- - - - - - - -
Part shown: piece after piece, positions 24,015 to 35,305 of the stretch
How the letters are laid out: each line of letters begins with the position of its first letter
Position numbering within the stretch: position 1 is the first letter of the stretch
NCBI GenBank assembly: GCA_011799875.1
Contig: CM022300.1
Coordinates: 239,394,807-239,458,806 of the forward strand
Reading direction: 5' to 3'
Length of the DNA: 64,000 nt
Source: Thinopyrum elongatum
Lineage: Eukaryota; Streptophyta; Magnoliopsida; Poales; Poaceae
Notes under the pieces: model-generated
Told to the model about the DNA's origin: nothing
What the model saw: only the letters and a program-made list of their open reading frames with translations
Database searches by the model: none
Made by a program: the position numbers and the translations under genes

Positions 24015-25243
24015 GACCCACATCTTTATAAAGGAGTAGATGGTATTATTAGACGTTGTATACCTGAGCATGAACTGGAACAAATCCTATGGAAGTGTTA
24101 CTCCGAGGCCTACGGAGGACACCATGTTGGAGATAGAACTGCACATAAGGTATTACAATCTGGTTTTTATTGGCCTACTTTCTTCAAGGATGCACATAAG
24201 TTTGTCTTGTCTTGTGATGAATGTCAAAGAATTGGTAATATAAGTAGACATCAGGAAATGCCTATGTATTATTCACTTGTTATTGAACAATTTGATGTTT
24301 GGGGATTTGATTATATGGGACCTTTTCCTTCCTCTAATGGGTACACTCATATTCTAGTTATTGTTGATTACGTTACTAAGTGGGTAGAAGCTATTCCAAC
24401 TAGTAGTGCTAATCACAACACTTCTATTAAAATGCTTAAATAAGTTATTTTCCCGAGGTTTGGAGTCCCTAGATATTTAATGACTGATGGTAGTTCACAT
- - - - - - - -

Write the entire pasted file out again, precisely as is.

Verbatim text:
Part shown: piece after piece, positions 24,015 to 35,305 of the stretch
How the letters are laid out: each line of letters begins with the position of its first letter
Position numbering within the stretch: position 1 is the first letter of the stretch
NCBI GenBank assembly: GCA_011799875.1
Contig: CM022300.1
Coordinates: 239,394,807-239,458,806 of the forward strand
Reading direction: 5' to 3'
Length of the DNA: 64,000 nt
Source: Thinopyrum elongatum
Lineage: Eukaryota; Streptophyta; Magnoliopsida; Poales; Poaceae
Notes under the pieces: model-generated
Told to the model about the DNA's origin: nothing
What the model saw: only the letters and a program-made list of their open reading frames with translations
Database searches by the model: none
Made by a program: the position numbers and the translations under genes

Positions 24015-25243
24015 GACCCACATCTTTATAAAGGAGTAGATGGTATTATTAGACGTTGTATACCTGAGCATGAACTGGAACAAATCCTATGGAAGTGTTA
24101 CTCCGAGGCCTACGGAGGACACCATGTTGGAGATAGAACTGCACATAAGGTATTACAATCTGGTTTTTATTGGCCTACTTTCTTCAAGGATGCACATAAG
24201 TTTGTCTTGTCTTGTGATGAATGTCAAAGAATTGGTAATATAAGTAGACATCAGGAAATGCCTATGTATTATTCACTTGTTATTGAACAATTTGATGTTT
24301 GGGGATTTGATTATATGGGACCTTTTCCTTCCTCTAATGGGTACACTCATATTCTAGTTATTGTTGATTACGTTACTAAGTGGGTAGAAGCTATTCCAAC
24401 TAGTAGTGCTAATCACAACACTTCTATTAAAATGCTTAAATAAGTTATTTTCCCGAGGTTTGGAGTCCCTAGATATTTAATGACTGATGGTAGTTCACAT